Almost half of landlords (44%) are planning to make changes to their current circumstances in direct response to tax changes imposed on buy-to-let investors over the past 18 months, found a survey by mydeposits.
With the full effects of the tax changes unlikely to be felt for another three years, the buy-to-let landscape looks set for some large shifts.
Since April 2016, three major tax changes have hit landlords: Second home buyers and buy-to-let investors have had to pay a 3% Stamp Duty surcharge, increasing tax due on a £300,000 property from £5,000 to £14,000; this was followed by the abolition of the automatic 10% Wear and Tear Allowance, which was replaced with a tax break for costs incurred; furthermore, and the most significant yet, changes to mortgage interest tax relief, brought in from April 2017, mean that landlords can only offset 75% of finance costs against their profits. This will fall to 50% in 2018, 25% in 2019 and 0% by 2020, when it will be replaced by a 20% tax credit.
Private landlords are a diverse group but, according to mydeposits, the vast majority are individuals who own one or two rental properties and use buy-to-let as a part-time income supplement, rather than a full-time business, meaning that they could be less likely to keep tabs on legislative changes.
Alarmingly, 26% of respondents to the survey said that they were unaware of the mortgage interest tax relief changes, while a further 23% did not know about the Stamp Duty surcharge.
86% of respondents own between one and four properties, with a further 8% having between five and ten properties.
While 21% of landlords said that the changes would not affect their lettings businesses, 25% suggested that they would need to increase rents. A further 10% plan to sell up altogether, and 9% said that they will switch from using a letting agent to self-managing their properties, in order to reduce outgoings.
Although growing numbers of landlords with several properties are now setting up limited companies to sidestep the mortgage interest tax relief changes, this is unlikely to be viable for smaller landlords, some of whom it would appear will be forced to increase rents or sell up.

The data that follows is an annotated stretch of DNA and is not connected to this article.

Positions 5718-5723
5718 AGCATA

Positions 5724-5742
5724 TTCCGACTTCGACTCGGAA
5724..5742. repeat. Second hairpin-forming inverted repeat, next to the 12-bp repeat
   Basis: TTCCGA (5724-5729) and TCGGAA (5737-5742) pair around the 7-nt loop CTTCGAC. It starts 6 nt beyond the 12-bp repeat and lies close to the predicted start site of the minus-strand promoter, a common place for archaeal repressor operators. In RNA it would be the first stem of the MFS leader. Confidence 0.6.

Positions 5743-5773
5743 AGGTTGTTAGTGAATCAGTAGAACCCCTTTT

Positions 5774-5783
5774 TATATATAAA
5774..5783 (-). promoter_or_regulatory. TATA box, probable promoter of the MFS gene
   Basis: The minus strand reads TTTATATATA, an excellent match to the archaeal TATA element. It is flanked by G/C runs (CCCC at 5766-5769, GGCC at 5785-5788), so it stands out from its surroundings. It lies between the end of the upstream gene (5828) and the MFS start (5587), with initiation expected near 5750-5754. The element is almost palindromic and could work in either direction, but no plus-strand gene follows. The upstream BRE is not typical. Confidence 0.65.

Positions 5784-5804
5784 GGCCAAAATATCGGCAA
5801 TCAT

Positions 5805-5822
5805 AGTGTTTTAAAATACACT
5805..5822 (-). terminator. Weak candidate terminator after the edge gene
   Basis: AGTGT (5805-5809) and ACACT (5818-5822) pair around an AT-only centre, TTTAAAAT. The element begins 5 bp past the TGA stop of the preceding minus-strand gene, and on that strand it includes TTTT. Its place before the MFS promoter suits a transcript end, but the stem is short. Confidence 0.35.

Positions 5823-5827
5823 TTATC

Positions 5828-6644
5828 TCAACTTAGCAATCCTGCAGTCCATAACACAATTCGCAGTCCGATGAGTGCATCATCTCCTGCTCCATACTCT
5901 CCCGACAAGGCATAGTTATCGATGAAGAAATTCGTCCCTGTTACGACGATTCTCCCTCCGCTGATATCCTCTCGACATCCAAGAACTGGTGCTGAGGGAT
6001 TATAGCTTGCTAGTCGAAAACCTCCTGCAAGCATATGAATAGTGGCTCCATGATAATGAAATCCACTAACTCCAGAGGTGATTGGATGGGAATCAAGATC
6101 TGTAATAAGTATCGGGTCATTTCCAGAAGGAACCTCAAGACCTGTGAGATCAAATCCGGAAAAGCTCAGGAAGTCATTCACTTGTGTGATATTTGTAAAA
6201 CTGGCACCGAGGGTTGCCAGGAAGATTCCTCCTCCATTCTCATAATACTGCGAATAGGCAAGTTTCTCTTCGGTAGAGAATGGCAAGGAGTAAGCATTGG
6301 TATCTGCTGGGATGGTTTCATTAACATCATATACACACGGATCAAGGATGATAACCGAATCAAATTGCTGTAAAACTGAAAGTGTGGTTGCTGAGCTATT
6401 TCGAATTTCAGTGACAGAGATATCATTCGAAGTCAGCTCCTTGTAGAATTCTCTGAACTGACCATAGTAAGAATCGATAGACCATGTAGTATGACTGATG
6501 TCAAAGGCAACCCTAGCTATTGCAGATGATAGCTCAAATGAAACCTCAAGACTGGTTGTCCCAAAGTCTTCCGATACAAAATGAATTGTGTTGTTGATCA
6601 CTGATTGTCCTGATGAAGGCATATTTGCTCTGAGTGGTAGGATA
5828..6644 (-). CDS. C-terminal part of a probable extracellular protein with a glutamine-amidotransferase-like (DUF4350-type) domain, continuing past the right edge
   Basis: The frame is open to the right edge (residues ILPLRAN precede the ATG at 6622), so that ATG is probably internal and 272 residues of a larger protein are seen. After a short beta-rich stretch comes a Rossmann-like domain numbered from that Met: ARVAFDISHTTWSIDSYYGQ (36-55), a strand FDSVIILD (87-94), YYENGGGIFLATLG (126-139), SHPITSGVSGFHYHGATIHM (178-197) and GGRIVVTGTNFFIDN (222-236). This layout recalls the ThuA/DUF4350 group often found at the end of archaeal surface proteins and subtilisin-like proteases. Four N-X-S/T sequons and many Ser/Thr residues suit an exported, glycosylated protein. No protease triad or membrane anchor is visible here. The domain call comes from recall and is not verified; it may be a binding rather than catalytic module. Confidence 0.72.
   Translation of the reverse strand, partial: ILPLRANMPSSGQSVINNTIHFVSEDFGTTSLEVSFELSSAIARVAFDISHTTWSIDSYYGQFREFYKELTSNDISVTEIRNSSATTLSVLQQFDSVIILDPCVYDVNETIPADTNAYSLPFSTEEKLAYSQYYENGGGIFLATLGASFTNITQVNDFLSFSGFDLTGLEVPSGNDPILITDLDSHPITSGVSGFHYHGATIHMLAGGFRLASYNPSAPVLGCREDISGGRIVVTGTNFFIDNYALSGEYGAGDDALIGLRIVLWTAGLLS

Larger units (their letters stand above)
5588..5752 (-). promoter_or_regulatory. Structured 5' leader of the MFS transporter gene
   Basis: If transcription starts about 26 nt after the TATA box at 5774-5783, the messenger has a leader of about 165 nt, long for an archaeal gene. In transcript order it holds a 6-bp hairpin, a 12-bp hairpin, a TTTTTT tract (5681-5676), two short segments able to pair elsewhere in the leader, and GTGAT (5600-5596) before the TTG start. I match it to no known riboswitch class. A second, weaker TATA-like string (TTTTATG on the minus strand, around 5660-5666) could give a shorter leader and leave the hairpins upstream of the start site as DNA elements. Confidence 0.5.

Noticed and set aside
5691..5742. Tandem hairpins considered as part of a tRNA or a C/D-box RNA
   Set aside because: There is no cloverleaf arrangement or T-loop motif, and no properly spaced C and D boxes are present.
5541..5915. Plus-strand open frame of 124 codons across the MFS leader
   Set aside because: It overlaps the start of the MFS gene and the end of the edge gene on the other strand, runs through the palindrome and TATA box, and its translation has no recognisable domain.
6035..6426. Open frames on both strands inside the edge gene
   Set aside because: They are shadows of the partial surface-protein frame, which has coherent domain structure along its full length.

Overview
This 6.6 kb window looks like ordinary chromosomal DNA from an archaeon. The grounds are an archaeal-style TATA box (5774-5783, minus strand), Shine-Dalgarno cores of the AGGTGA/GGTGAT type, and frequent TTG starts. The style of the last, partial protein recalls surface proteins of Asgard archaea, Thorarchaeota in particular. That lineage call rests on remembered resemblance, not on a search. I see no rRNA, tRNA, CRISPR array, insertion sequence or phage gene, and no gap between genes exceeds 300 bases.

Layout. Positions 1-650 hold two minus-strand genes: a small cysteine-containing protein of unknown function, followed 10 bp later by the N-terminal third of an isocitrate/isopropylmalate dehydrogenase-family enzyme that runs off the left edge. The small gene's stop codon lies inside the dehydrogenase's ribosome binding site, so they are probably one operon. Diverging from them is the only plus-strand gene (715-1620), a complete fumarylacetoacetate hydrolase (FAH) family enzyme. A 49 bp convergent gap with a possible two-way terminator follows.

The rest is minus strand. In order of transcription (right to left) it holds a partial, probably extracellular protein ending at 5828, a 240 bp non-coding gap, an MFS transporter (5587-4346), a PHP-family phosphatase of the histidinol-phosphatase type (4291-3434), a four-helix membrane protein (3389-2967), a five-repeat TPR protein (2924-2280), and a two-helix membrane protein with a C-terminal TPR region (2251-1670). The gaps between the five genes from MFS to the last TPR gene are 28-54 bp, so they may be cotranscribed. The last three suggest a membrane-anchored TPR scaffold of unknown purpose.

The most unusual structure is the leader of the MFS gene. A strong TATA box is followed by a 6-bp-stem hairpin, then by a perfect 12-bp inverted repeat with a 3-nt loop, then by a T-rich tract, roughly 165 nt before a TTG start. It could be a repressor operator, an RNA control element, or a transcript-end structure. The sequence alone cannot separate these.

While nearly 50% of landlords said that they have no intention of leaving the private rental sector, almost 25% plan to sell up in the next five years.
Tony Gimple, the Founding Director of Less Tax for Landlords, says that landlords now have four options: sell up; do nothing (which will be a default decision for many); set up a limited company, which he doesn’t think is the best move, due to remortgage costs and lending flexibility, and seven layers of taxation in companies, including Inheritance Tax problems; or, finally, hold property in a hybrid structure, which he describes as truly running a portfolio as a property business, whilst at the same time reducing tax leakage to the minimum.
Commenting on the changes to the lettings landscape, Gimple says: “Landlords should be running their buy-to-let portfolio as a business, regardless of tax changes, and those forced out of the market will be the ones who are too highly geared with too little yield. Many landlords are trying to do everything themselves and often following unreliable or out of context information, whereas once they are professionally educated on what their options are, many choose to remain landlords and go on to prosper.”
The CEO of Hamilton Fraser, the parent company of mydeposits, Eddie Hooker, continues: “The results of this survey are particularly interesting for the short to medium future of the private rented sector. Around 25% of those who responded were unaware of the changes to the tax regime on their existing portfolios, which shows that more is needed to be done to help educate the market and help prepare landlords for the changes to their personal tax liabilities over the next few years.
“Even more poignant, however, is the suggestion that more than 50% of landlords are considering changing their behaviour to safeguard their income by either increasing rents, turning to self-management or even selling up completely. With all the well-meaning efforts that are being made in the market to make the whole renting experience a better place for both landlords and tenants, there is now a clear danger that supply could be restricted with the knock-on effects this may cause. The right tax planning advice and income protection strategies are absolutely crucial.”
We recommend that all landlords take independent financial advice on how these tax changes will affect your portfolios.
At the same time, you must ensure that your properties are protected with our 5 Star Defaqto rated Landlord Insurance – with 40 essential covers, we offer the widest protection on the market as standard. Get a quick quote here: https://www.justlandlords.co.uk/landlord-insurance